But let’s say it happened. Of the two rules of thumb, you just have to worry about one: best glide. You are not exactly looking for a field. Yet, you will start flying toward one and a flight following with a Mayday has good odds to get you on the ground safely if you are flying high enough and the ceilings are fair. It is a risk? Of course. Just like ETOPS is a risk. But it is a low risk, low enough—with rewards good enough— to be taken here and there. Yet, many of the pilots I heard who wouldn’t fly light GA airplanes in such conditions are seasoned airline pilots.
The ETOPS is a much lower risk, they will tell me. Yes, I tend to agree—although none of us would be exactly willing to fly hundreds of tons on one jet engine for three hours over the Arctic. But it is unfair to ask from general aviation the same level of safety we have in our airline offices. The regulations are different, so both can be viable. Imagine an airline half as safe as downtown traffic. Terrible, right? Now, imagine regulations as heavy as those applied to the airlines for a Cessna 152 owner. Impossible too, correct? And this is what the numbers show. GA is not as safe as it could be, and we must do whatever we can to fix this. Nevertheless, it is rare that GA crashes happen because someone lost their only engine while flying IMC. Far more common is loss of spatial orientation while on the clouds with the engines working perfectly, just to mention something to focus on.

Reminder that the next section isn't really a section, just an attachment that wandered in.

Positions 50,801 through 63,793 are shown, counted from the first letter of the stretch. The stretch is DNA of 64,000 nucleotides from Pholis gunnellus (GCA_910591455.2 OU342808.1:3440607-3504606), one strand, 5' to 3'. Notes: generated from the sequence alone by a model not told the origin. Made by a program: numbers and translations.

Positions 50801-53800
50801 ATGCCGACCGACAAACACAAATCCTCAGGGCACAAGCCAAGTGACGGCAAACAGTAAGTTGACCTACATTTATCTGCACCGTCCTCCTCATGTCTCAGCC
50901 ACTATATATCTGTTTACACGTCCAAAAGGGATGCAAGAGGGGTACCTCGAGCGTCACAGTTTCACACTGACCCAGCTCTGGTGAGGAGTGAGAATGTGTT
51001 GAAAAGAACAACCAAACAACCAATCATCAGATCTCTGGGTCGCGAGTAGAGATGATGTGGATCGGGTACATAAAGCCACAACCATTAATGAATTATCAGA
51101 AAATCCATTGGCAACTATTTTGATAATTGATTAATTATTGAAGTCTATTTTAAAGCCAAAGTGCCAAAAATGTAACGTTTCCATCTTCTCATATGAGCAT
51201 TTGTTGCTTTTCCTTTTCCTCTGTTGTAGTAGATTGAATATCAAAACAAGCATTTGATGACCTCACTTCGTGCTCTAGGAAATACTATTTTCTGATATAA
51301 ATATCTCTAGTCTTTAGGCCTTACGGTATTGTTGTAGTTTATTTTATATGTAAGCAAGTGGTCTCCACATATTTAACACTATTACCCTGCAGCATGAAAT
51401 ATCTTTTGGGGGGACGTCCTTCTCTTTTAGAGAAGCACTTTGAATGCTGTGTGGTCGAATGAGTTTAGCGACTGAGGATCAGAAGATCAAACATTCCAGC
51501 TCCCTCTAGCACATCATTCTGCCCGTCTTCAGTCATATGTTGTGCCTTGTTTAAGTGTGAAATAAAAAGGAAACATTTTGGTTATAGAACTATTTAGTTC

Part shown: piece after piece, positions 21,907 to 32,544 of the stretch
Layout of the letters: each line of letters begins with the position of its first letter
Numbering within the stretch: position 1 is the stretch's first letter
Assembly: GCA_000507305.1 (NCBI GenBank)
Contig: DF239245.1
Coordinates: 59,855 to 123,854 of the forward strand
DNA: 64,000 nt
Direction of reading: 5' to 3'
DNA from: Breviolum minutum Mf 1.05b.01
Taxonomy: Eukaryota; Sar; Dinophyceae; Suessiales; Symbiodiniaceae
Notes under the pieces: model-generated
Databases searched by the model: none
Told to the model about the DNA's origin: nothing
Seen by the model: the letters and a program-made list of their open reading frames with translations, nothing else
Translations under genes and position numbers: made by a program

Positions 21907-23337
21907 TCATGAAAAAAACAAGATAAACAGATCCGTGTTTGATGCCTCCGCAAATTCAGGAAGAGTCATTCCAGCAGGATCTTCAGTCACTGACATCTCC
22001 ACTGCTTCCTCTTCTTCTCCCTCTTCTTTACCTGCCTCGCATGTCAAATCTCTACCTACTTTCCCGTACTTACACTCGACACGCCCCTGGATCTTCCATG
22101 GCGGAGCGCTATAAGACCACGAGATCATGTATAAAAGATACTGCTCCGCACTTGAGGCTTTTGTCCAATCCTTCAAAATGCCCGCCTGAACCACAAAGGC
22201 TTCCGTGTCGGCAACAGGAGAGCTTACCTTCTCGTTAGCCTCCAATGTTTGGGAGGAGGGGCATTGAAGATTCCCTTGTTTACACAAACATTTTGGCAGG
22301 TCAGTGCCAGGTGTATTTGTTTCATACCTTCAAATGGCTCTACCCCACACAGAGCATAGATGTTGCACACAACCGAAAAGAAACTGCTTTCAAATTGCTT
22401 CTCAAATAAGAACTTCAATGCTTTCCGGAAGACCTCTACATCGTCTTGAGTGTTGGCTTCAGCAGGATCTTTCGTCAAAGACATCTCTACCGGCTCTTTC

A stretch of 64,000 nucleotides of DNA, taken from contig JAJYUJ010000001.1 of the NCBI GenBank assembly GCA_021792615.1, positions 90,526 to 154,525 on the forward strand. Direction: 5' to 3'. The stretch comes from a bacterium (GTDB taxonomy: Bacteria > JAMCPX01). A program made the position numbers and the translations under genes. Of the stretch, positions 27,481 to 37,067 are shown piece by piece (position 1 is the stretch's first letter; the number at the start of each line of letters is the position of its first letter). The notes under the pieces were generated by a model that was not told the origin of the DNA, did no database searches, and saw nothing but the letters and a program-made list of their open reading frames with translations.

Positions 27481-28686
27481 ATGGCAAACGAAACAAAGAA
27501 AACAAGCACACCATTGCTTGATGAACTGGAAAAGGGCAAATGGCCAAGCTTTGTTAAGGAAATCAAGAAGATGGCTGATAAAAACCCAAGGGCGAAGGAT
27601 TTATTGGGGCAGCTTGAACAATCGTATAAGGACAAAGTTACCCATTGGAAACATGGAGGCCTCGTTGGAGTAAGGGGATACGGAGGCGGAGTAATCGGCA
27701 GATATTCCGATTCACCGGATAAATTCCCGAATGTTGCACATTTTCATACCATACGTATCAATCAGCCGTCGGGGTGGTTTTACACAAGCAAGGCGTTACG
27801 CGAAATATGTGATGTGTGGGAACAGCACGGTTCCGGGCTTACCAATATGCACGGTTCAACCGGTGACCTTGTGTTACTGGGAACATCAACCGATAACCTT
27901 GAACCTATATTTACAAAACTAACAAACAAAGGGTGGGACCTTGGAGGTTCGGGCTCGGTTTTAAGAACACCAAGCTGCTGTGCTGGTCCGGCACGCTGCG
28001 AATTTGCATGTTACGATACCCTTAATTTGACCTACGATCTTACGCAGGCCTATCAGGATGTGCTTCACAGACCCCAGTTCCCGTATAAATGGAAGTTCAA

The airline environment is so safe, so full of redundancies, that we, airline pilots, tend to get scared in a single engine, roaring, shivering, flying low and slow with little redundancy more than a pair of magnetos. But the truth is, the beauty of general aviation is to take us to places and experiences the airlines can’t. Once you embrace that, it all makes sense. For system managers who fly in class A airspace at nearly the speed of sound, meeting once again with the basics of real flying is a kind of magic one should not try to resist.